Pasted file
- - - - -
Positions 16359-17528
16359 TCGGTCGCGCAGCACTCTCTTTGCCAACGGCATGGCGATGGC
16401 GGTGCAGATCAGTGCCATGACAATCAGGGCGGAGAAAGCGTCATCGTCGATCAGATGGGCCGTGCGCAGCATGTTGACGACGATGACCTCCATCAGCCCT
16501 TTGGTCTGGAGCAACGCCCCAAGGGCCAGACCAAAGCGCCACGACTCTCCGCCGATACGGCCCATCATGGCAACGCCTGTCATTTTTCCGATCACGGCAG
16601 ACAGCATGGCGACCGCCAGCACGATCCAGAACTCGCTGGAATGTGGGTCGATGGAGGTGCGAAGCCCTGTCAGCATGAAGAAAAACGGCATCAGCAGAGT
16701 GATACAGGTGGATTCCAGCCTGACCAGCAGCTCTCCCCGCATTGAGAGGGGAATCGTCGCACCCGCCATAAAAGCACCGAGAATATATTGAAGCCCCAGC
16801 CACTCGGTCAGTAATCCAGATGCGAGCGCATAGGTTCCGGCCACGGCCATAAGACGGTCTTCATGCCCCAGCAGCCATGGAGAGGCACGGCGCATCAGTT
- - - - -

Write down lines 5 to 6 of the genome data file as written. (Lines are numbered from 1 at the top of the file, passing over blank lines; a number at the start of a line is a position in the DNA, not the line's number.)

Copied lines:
16601 ACAGCATGGCGACCGCCAGCACGATCCAGAACTCGCTGGAATGTGGGTCGATGGAGGTGCGAAGCCCTGTCAGCATGAAGAAAAACGGCATCAGCAGAGT
16701 GATACAGGTGGATTCCAGCCTGACCAGCAGCTCTCCCCGCATTGAGAGGGGAATCGTCGCACCCGCCATAAAAGCACCGAGAATATATTGAAGCCCCAGC